These implausible estimates of benefits or risks associated with diet probably reflect almost exclusively the magnitude of the cumulative biases in this type of research, with extensive residual confounding and selective reporting. Almost all nutritional variables are correlated with one another; thus, if one variable is causally related to health outcomes, many other variables will also yield significant associations in large enough data sets. With more research involving big data, almost all nutritional variables will be associated with almost all outcomes. Moreover, given the complicated associations of eating behaviors and patterns with many time-varying social and behavioral factors that also affect health, no currently available cohort includes sufficient information to address confounding in nutritional associations.


…[T]he literature is shaped by investigators who report nonprespecified results that are possible to analyze in very different ways. Consequently, meta-analyses become weighted averages of expert opinions.

That’s precisely what has happened with breastfeeding research. Researchers continue to make absurd claims about the benefits of breastfeeding based on extrapolations from small studies with multiple confounding variable; this despite the fact that they can find NO EVIDENCE in real life that their claims are true. There is no evidence that breastfeeding rates are correlated in any way with infant mortality and there’s no evidence that increasing breastfeeding rates leads to corresponding declines in infant deaths.

Okay, so perhaps nutrition and breastfeeding researchers have exaggerated various risks and benefits, but what’s the harm?

Nutritional research may have adversely affected the public perception of science. Resources for some of these studies could have been better spent on unambiguous, directly manageable threats to health such as smoking, lack of exercise, air pollution, or climate change. Moreover, the perpetuated nutritional epidemiologic model probably also harms public health nutrition. Unfounded beliefs that justify eating more food, provided “quality food” is consumed, confuse the public and detract from the agenda of preventing and treating obesity.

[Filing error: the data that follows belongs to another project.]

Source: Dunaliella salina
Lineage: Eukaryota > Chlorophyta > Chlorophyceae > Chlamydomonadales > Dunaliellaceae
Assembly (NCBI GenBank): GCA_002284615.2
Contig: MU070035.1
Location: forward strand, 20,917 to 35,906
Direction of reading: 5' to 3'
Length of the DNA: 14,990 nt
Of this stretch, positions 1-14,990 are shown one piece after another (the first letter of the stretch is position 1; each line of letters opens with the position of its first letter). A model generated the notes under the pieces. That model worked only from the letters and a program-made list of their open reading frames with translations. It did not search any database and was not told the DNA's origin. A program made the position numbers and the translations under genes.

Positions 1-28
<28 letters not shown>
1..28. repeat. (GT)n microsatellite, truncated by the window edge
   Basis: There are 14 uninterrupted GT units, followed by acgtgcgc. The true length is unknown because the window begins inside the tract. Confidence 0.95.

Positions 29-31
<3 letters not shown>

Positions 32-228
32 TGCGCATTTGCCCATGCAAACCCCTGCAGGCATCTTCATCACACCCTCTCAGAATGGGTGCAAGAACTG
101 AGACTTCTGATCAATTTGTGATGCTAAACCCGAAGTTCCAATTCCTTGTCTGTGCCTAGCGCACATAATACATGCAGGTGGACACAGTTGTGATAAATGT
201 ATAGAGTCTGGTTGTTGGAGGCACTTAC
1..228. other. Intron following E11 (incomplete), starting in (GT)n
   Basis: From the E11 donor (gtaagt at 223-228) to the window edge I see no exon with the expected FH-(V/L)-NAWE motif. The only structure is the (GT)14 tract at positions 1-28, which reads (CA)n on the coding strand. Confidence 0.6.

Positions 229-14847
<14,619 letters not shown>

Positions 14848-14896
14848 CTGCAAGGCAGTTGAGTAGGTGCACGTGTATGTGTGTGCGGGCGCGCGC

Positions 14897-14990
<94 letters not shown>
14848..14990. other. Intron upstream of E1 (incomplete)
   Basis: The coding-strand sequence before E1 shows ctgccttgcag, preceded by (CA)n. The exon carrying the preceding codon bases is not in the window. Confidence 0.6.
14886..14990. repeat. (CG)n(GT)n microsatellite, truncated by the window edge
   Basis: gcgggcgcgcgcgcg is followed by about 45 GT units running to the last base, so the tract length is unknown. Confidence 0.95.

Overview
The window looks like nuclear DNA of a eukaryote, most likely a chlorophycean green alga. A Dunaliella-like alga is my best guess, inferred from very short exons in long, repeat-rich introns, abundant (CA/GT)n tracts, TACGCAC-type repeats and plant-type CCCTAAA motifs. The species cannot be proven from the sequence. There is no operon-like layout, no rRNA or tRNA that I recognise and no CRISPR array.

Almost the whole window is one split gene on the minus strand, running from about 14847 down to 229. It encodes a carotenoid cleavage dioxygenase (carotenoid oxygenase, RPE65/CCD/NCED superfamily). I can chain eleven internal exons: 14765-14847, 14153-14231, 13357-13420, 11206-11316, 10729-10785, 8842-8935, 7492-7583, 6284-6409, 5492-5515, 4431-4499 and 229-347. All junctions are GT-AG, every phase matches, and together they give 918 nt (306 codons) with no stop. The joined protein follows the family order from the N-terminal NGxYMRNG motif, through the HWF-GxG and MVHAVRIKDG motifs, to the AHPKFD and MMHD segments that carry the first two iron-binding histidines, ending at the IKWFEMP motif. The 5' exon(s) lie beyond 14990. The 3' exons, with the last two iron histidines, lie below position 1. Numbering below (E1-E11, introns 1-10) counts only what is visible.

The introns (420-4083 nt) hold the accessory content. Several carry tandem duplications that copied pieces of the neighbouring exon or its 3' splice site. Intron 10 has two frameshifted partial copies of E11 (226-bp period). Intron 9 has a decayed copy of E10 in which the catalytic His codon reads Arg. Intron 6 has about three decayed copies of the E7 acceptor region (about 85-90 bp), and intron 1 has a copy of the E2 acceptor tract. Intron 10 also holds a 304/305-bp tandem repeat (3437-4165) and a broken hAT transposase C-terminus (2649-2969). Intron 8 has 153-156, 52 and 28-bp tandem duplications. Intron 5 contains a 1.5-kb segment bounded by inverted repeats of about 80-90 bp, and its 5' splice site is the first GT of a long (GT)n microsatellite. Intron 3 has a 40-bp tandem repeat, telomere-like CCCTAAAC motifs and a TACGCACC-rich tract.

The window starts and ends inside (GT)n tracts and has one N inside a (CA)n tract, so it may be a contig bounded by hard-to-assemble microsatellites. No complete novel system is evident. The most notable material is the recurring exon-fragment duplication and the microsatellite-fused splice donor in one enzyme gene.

The harm is even larger in breastfeeding research because breastfeeding has risks as well as benefits. Aggressive efforts to increase breastfeeding rates have led to tens of thousands of neonatal hospital readmissions for dehydration and jaundice, some of which have culminated in infant brain injuries and deaths.

To the extent that nutritional epidemiological research has revealed anything at all, it has demonstrated that there is no such thing as a nutrition “silver bullet.” There is no food, herb or supplement or combination of food, herbs and supplements that magically assures health. That goes for breastfeeding, too. Despite what breastfeeding researchers claim, breastfeeding is NOT a silver bullet for infant health and in many circumstances formula feeding may actually be healthier.

Ioannidis concludes:

Reform has long been due. Data from existing cohorts should become available for reanalysis by independent investigators. Their results should be presented in their totality for all nutritional factors measured, with standardized methods and standardized exploration of the sensitivity of conclusions to model and analysis choices. Readers and guideline developers may ignore hasty statements of causal inference and advocacy to public policy made by past nutritional epidemiology articles. Such statements should be avoided in the future.

The same goes for breastfeeding. Readers and guideline developers should IGNORE hasty statements of causal inference and advocacy to public policy made by past breastfeeding epidemiology articles. And breastfeeding researchers should avoide such claims in the future. They are not true and they may even be harmful.